Skip to content

Effect of Posture on Lung Ventilation distribution and Associations with Structure in Children with Cystic Fibrosis

We investigated whether sitting or lying down changes how well air mixes in the lung during normal breathing using the multiple breath washout test in healthy children or children with cystic fibrosis. We also studied whether posture (sitting or lying down) impacts on the relationships between lung function (normally measured with the child seated) and lung structure (normally measured with the child lying down) in children with cystic fibrosis. Specifically, we studied whether lung function better reflects the structural lung damage on chest CT when both the tests are performed lying down.

The multiple breath washout test was performed in 25 healthy children and 21 children with cystic fibrosis both seated and lying down. Children with cystic fibrosis also underwent a chest CT scan (lying down).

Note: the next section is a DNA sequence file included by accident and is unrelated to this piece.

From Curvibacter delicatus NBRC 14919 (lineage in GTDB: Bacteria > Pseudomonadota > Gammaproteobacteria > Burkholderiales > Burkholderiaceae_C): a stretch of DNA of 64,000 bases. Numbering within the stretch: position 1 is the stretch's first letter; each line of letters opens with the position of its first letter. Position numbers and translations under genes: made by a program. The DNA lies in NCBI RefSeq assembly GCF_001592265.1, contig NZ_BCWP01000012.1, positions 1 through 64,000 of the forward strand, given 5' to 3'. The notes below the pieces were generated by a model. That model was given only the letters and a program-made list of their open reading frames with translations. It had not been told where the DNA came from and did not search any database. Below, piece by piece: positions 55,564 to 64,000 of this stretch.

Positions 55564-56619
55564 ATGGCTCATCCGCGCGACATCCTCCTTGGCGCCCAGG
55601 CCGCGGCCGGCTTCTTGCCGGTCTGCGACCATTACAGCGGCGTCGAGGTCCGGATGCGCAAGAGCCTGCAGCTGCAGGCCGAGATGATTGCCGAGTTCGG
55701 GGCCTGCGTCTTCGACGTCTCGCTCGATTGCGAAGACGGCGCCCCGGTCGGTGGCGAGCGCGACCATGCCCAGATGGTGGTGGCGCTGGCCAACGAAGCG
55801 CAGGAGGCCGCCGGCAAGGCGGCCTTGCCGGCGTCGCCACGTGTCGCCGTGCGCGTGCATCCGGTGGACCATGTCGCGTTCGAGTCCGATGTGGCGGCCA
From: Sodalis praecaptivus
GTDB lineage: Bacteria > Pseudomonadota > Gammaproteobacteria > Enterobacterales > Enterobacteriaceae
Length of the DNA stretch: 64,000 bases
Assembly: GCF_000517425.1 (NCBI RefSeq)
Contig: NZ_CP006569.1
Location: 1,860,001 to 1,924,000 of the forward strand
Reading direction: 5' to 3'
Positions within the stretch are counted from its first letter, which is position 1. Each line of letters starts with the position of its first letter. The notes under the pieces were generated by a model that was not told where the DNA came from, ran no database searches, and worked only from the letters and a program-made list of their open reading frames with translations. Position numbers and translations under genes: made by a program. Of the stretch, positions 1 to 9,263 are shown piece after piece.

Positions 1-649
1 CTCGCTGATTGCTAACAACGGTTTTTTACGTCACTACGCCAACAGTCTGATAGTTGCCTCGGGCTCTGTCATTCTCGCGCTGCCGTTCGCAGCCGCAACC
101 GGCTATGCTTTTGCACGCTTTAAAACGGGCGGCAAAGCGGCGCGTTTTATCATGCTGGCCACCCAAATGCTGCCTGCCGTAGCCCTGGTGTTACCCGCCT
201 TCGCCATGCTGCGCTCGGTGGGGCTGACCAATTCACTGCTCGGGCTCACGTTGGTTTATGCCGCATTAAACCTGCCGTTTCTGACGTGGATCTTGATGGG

We found that lying down increased the amount of uneven gas mixing in the lung, indicated by an increase in a measure called lung clearance index. We found a larger increase in the lung clearance index in children with cystic fibrosis compared with healthy children. In children with cystic fibrosis, the measure of lung function more closely corresponded to the measure of lung structure (the CT scan) when both tests were performed lying down.

Our data show that the multiple breath washout test gives different results depending on whether the child is sitting up or lying down during the test. When the child is lying down, gas in the lung mixes unevenly. This could be caused by smaller lung volume, narrowing and closure of airways, and trapped air in the lung. Our results suggest that performing the multiple breath washout test lying down may give a more accurate estimate of structural lung damage than performing the same test sitting up. Further work is needed to confirm these findings in a larger population of individuals, including individuals with more severe cystic fibrosis lung disease.

Authors: Kathryn A. Ramsey, Caroline McGirr, Stephen M. Stick, Graham L. Hall, Shannon J. Simpson on behalf of AREST CF.

Published in the Journal of Cystic Fibrosis January 2017.